Jed sits on the bed and looks up him from under autumn colored messy hair with eyes that Sam thinks he hasn’t seen since six months ago and then Sam doesn’t think about the missing brakes anymore, he wants to be doing this, he wants to fall to his knees before his king and be allowed his precious grief for one sparse moment.

He rests his forehead on Jed's thigh and wait for the thick fingers to lace through his hair like a man convicted waits for the first lash at the hands of his captain.

He would worry for a moment about the visibility of tear stains on the slightly scratchy material of Jed pant leg but then he would remember that Toby's bore no memory of them.

His hand moves of its own accord from fraying the loose threads of the bed cover to rest beside Jed's on his opposite knee, his index finger touching Jed's thumb - a question touching an answer.

But Sam's mind writes the answers in a code that he only has a broken encryption for and he can only ever see it in tattered parts and never a whole.

Jed would say his name again, softly, and Sam would lift his head and ignore the urge to shift his weight from his badly position knees. He would think himself rewarded for not moving when Jed traced one
of the tear tracks down to the corner of his mouth.

He knows that Jed's hands would be soft, that he would think them a general's and not those of a soldier, not like Toby's.

Jed would taste of the salty tears just kissed away from Sam's cheeks and Sam would keep his eyes closed tight, knowing that Jed would not be afraid to keep his own opened.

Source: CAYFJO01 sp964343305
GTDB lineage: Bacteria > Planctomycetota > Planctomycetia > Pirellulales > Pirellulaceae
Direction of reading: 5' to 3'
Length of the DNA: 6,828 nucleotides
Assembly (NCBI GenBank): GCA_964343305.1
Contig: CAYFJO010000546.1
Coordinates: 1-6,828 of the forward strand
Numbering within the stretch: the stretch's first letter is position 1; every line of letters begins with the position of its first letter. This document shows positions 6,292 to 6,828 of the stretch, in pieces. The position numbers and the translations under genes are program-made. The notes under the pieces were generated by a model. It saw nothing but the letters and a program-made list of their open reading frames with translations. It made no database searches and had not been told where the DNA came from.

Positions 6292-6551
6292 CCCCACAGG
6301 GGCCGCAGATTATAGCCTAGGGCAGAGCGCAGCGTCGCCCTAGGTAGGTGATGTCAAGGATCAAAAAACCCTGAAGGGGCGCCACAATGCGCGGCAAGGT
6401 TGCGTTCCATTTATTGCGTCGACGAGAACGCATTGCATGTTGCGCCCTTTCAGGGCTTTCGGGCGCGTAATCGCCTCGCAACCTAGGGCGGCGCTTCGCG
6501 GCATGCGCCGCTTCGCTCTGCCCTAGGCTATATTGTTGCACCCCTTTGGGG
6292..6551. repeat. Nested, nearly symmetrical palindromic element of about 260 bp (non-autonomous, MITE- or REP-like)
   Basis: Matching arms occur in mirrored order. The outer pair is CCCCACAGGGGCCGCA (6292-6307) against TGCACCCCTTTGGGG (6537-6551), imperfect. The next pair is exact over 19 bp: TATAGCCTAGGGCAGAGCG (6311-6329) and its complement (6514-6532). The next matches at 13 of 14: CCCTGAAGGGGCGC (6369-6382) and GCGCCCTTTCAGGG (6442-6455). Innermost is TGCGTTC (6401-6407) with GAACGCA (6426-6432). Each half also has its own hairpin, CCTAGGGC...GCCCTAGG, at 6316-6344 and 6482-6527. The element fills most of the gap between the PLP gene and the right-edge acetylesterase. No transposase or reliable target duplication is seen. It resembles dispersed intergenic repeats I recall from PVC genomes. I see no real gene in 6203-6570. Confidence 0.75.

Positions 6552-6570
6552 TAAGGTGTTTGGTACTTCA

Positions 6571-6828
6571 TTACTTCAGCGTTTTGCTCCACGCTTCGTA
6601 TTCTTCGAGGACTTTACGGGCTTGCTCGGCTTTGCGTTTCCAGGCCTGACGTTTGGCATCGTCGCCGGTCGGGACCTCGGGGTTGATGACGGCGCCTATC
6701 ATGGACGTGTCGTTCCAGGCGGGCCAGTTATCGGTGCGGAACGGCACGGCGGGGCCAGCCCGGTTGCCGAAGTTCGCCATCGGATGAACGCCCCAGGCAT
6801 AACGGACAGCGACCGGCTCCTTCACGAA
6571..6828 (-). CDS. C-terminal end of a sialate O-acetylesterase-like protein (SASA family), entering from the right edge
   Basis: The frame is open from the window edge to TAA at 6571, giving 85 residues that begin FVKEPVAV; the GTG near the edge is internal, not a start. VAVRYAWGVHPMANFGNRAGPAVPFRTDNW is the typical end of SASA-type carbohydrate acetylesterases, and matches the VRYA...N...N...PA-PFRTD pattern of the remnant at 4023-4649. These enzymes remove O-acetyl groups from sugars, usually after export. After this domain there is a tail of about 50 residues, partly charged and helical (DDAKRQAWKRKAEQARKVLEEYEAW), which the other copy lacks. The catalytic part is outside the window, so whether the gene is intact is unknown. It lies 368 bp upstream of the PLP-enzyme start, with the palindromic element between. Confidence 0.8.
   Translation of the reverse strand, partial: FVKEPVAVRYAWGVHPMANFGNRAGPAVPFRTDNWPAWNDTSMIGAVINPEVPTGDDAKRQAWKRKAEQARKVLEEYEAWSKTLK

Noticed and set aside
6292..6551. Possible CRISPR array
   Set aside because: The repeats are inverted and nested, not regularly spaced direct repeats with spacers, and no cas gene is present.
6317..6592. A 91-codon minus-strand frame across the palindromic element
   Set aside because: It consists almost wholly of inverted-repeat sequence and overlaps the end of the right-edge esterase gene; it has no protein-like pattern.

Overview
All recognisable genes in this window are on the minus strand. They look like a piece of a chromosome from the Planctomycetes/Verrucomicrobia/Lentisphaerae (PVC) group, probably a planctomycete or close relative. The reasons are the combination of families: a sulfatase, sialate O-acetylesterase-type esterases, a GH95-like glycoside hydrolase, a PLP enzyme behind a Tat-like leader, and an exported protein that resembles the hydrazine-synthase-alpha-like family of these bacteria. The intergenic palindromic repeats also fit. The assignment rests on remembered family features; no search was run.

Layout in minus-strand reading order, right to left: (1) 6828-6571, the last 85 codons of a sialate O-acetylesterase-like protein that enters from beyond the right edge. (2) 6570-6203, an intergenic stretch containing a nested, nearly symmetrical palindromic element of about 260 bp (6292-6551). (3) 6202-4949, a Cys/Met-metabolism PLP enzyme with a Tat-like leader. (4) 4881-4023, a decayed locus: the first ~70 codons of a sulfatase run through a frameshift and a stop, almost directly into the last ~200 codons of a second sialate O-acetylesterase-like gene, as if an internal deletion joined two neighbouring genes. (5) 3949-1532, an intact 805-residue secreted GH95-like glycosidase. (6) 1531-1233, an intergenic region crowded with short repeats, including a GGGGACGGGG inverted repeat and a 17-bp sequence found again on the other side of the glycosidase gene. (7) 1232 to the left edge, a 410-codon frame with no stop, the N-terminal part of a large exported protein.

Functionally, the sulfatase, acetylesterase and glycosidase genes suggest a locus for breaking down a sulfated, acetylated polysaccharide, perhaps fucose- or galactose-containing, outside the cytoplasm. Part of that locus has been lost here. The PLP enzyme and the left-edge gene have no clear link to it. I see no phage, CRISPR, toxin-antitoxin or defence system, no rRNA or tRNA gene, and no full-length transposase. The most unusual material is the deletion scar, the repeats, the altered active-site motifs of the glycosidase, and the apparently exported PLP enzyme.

17 years of first kisses and Sam forgets them all without a single regret.

Jed would pull back first, his expression caught somewhere between amused and curious when Sam presses the pads of his thumbs to the white of Jed’s temples

He knows that Jed's eyes would be warm and impossibly focused, that Jed would think him beautiful.

He would tell him so and that's happened before in Sam's life but he's never believed it until now because Jed Bartlet would never lie to him.

That's where it ends these days and Sam has grudgingly begun to accept that he must have misplaced the rest of the tape in the bustle and commotion of moving Jed's things from their proper place in his mind to what was once a dusty backroom but was now uncomfortably overpopulated.

When this year ends Sam's mental representation will meet with his copy of Toby's and they will negotiate the transportation of the Ziegler files back where they belong.
* * *

The taste of his cigarette lasts far longer than Jed expected it to and the same could be said for the length of Leo's stay beside him.

"You read this damn book that's got Sam's feathers all ruffled?"

"I thought you wanted to be quiet."

"That was when you were saying stupid things about my map."

Leo sighs and runs his hand through his thinning hair, "I've read the memo, CJ doesn't think we should get proactive about it."